By Sophie Strauss
Scientists today from all over the world have begun to realize the possible catastrophic effects of climate change that are facing our world today. These effects are happening quickly and are happening now, even though we may not all see it. The question is, are humans going to be able to come up with alternative energy sources fast enough? And if not, what economic sacrifices are going to have to be made in order for the human race to be able to go on as a whole?
The EarthScope reporter team interviewed Richard Heinberg, one of the world’s foremost peak oil experts, and the author of 12 books including his latest Afterburn: Society Beyond Fossil Fuels. He is also a senior fellow at the Post Carbon institute and has spoken to hundreds of audiences in 14 countries.
“Climate change requires us to change our energy sources. Fossil fuels have been our main energy sources for decades now and they are economically very powerful; there are fuels that are energy dense and easily portable. They have really fueled economic growth in a way that nothing else ever has before… but of course burning fossil fuels releases carbon dioxide which is a principal greenhouse gas and so everyone who looks at the problem of climate change seriously comes to the conclusion that the only way that we are going to deal with this problem over the long term is to reduce our use of fossil fuels.”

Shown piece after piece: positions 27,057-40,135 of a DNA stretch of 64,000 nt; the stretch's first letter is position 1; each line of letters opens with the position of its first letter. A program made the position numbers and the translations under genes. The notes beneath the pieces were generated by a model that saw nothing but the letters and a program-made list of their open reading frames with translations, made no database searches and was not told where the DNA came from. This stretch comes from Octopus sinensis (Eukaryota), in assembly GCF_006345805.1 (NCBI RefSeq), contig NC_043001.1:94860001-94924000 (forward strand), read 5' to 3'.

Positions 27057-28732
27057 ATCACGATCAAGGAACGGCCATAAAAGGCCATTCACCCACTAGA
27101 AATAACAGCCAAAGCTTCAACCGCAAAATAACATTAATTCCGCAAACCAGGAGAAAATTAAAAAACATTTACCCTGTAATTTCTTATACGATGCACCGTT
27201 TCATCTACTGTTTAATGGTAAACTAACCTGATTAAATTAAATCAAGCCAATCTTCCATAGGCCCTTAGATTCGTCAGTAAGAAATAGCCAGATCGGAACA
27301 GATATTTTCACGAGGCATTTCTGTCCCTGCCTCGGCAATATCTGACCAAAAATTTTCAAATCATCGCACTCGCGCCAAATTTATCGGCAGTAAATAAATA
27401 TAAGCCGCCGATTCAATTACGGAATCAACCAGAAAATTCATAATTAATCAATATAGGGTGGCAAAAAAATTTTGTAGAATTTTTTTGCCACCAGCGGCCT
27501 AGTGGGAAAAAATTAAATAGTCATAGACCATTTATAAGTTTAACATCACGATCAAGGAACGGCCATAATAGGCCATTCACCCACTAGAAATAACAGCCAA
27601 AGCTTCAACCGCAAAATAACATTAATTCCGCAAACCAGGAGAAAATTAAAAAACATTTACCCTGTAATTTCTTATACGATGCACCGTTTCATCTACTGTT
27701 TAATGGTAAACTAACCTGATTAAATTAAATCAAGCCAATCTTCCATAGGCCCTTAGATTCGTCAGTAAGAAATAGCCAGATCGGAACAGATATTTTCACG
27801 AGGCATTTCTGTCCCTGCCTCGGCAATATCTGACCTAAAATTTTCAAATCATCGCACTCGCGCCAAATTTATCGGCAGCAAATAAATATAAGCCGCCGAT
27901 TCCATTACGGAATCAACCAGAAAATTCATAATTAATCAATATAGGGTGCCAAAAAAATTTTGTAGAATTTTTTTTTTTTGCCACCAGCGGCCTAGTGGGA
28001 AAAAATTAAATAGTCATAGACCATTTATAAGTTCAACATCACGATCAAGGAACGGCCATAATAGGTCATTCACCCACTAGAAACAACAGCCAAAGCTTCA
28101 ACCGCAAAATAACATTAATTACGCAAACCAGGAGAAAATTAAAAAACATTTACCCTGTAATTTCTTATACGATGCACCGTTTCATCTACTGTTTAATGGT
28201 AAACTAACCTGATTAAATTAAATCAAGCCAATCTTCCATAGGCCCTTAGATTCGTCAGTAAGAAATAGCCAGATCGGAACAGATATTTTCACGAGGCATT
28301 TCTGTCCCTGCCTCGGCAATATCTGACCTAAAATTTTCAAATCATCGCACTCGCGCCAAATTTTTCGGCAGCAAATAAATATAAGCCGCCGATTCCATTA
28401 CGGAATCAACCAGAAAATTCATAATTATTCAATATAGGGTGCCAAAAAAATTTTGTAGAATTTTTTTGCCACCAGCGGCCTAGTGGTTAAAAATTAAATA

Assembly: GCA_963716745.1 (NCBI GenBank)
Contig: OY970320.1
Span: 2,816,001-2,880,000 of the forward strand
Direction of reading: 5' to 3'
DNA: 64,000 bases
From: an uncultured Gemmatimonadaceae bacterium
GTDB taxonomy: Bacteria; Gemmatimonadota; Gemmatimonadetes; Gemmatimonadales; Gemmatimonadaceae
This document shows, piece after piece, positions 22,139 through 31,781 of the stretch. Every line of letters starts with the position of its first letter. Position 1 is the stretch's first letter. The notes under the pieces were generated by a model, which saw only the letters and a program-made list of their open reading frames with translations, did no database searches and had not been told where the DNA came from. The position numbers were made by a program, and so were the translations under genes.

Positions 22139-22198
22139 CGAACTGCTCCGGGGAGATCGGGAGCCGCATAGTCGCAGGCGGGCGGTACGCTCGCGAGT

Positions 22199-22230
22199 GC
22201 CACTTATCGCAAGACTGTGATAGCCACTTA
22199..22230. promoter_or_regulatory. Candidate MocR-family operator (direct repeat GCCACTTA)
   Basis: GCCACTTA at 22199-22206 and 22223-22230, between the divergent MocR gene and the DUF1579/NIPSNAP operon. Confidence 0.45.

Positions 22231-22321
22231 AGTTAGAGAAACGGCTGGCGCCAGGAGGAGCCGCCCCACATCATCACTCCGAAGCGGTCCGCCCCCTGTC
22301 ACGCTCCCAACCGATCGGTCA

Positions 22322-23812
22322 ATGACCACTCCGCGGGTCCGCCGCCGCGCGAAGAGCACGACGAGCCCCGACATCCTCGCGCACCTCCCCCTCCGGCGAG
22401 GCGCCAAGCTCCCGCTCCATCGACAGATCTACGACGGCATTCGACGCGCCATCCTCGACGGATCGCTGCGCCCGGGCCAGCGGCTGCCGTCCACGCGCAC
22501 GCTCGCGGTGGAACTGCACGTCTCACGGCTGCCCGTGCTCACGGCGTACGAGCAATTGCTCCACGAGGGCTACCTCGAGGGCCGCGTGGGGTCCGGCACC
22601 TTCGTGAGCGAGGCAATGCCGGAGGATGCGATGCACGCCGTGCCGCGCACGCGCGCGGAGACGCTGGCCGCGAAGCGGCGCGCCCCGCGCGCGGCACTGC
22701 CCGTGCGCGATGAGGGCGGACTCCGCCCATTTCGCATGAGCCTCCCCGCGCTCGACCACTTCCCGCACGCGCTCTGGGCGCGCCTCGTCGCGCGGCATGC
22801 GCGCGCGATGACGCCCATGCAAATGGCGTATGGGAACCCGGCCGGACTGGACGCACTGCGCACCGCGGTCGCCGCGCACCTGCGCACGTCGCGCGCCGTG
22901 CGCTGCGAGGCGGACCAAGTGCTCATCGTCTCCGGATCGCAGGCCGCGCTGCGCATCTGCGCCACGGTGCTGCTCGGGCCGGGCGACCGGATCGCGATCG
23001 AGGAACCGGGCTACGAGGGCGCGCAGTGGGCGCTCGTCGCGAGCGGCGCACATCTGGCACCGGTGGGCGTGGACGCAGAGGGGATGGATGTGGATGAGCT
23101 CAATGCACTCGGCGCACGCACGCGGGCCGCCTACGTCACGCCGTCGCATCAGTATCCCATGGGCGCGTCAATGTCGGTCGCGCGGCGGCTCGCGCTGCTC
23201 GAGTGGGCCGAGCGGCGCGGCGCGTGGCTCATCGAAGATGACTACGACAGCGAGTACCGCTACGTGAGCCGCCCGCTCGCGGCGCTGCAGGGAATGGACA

Fossil fuels are the core reason for climate change. If humans want to solve the climate change crisis, there has to be a limit on the amount of fossil fuels being burned and people are going to need to find alternative energy sources. But, scientists agree that global warming is happening now and happening fast. So what if we can't find alternative energy sources before earth reaches the point of no return? According to the NOAA, the “point of no return” for our world's climate will have been reached by 2042. This doesn't give us much time to come up with new innovations without controlling our use of fossil fuels.
According to Richard Heinberg, “We are going have to be powering down our use of fossil fuels probably more rapidly than we are going to be able to replace them so that means we are going to have to give up some of our economic growth we have come to expect, we may even have to find ways to shrink our overall consumption of energy and resources… and again that is not something that politicians or ordinary people want to think about.”